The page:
First-Generation 5-HT3 Receptor Antagonists

  • Roy Chen
  • Kathy Deng
  • Harry RaftopoulosEmail author


Chemotherapy-induced nausea and vomiting (CINV) is a significant side effect of cancer therapy and can lead to poor compliance with therapy, treatment delays, dehydration, hospitalization, and a marked decrement in patient quality of life. With appropriate CINV control, safe outpatient administration of chemotherapy can be accomplished with no change in patients’ pre-therapy quality of life. Over the last 30 years, developments have improved in the control of CINV, including the advent of 5-hydroxytryptamine-3 (5HT-3) receptor antagonists which are an integral ingredient in regimens used today. With the variety of chemotherapy regimens today and the ongoing development of new combinations in addition to targeted therapy, there have been corresponding dynamic goals for control of not only CINV in general but in differentiating control of nausea over and above that of vomiting. In fact, current antiemetic therapy conceptually fulfills the true definition of “targeted therapy” as there is significant understanding of pathways involved in emesis as well as specific targeted antagonists to these pathways. This chapter will focus on the 5HT-3 pathway and the specific receptor antagonists to this pathway.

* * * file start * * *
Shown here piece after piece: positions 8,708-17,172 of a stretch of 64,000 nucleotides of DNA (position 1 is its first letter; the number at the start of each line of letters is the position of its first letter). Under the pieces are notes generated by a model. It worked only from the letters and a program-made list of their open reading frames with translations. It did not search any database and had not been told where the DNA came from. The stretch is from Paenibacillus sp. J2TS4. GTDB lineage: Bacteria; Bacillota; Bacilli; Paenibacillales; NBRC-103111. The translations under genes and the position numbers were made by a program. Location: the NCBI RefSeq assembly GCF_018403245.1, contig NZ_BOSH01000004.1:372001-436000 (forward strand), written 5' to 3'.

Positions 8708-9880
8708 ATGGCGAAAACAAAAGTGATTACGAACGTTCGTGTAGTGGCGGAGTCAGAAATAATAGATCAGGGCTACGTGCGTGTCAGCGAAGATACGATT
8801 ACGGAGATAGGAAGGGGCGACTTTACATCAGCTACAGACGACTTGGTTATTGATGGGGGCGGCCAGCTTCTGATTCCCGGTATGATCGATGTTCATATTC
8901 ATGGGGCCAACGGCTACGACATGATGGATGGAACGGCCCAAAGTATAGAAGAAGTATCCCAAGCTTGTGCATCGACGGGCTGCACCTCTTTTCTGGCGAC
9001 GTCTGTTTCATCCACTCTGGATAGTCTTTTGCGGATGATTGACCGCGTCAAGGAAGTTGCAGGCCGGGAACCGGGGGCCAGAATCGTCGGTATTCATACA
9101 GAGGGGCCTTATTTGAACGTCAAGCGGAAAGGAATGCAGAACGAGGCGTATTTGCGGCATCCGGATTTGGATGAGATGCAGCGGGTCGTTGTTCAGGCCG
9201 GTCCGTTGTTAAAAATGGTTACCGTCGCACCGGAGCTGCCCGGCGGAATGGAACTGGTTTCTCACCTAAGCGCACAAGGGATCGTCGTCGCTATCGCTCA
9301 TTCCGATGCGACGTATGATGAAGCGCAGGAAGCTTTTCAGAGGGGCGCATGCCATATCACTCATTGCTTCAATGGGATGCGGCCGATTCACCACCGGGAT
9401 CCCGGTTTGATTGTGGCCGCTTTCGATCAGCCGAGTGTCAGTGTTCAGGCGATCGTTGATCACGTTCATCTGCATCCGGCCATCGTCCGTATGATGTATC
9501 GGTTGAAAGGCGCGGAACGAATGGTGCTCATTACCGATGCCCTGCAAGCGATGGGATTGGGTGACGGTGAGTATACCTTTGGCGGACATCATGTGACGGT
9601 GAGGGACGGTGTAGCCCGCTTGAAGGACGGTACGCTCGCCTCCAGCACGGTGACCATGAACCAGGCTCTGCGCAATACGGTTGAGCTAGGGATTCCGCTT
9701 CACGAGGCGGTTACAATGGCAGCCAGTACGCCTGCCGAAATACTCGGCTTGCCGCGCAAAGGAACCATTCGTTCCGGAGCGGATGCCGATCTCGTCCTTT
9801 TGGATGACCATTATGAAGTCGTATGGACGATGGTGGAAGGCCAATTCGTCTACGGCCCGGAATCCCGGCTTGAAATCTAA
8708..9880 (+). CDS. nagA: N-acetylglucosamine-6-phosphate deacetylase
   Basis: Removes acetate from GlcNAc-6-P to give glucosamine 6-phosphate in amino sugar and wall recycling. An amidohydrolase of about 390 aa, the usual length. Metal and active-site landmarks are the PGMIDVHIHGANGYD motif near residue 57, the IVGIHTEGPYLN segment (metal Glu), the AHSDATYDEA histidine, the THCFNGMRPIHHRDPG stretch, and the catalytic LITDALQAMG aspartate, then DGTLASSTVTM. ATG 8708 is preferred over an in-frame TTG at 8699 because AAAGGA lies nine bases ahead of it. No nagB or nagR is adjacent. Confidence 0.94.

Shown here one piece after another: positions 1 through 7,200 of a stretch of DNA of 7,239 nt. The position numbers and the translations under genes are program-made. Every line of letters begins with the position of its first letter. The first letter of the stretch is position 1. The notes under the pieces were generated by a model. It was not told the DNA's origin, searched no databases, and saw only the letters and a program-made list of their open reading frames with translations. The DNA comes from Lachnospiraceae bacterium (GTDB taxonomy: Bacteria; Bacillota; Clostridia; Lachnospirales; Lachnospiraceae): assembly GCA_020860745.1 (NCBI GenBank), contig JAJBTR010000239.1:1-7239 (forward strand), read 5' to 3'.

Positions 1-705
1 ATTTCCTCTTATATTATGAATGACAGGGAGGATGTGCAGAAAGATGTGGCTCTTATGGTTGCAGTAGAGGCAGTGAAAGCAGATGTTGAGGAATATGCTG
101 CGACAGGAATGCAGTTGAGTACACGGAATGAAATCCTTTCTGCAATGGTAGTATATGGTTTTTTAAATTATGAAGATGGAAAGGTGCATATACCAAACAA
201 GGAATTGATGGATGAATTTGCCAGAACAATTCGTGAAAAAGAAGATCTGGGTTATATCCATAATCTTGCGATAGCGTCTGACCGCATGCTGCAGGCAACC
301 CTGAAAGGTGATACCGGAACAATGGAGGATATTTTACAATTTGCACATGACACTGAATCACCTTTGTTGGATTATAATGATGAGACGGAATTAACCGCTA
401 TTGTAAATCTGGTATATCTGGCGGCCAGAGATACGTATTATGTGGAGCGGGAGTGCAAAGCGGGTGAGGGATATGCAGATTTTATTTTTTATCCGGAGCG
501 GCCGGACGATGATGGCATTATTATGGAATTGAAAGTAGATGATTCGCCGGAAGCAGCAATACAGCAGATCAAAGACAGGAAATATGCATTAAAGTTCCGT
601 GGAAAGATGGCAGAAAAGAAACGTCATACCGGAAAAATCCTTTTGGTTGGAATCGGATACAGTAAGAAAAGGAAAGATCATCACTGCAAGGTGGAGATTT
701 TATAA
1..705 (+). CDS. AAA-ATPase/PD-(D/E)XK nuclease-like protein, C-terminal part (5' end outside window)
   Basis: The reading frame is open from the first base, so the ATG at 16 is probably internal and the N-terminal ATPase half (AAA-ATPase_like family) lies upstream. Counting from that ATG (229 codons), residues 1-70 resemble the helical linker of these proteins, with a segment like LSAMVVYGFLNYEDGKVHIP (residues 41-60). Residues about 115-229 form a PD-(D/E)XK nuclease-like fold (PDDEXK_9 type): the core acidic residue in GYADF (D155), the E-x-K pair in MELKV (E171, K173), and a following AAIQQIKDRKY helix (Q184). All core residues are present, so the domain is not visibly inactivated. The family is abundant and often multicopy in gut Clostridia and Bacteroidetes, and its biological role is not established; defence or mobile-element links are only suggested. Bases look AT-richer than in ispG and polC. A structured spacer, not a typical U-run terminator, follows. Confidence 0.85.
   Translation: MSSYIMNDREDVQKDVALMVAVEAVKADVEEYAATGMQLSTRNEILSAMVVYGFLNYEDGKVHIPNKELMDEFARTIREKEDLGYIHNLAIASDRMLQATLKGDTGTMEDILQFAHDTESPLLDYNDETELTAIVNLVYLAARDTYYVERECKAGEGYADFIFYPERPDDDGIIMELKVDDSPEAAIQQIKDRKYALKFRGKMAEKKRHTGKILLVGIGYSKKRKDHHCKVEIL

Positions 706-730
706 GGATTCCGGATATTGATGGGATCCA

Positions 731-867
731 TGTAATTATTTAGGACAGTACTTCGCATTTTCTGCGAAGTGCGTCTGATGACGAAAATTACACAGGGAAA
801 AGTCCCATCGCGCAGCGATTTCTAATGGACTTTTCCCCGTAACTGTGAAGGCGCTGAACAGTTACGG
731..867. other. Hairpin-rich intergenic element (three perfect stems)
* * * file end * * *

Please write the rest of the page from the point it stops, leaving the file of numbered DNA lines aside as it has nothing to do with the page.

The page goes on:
Emetogenic Chemotherapy Antiemetic Efficacy Oral Ondansetron Oral Granisetron Dorsal Vagal Nucleus 
These keywords were added by machine and not by the authors. This process is experimental and the keywords may be updated as the learning algorithm improves.


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© Springer International Publishing Switzerland 2016

Authors and Affiliations

  1. 1.Hematology-OncologyNorth Shore Hematology Oncology AssociatesEast SetauketUSA
  2. 2.Hematology-OncologyNorth Shore LIJ School of MedicineHempsteadUSA
  3. 3.Merck & Co.RahwayUSA

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